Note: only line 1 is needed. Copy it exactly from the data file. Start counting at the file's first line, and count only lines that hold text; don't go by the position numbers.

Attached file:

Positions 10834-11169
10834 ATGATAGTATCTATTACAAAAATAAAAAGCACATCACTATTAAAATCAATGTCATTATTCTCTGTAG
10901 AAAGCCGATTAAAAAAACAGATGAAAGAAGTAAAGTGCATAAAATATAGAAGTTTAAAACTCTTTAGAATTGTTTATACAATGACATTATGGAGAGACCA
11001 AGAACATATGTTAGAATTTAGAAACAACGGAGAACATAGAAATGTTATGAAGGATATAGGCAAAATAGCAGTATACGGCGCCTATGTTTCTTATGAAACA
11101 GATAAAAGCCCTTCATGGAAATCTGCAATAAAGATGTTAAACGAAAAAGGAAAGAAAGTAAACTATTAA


Positions 10834-11169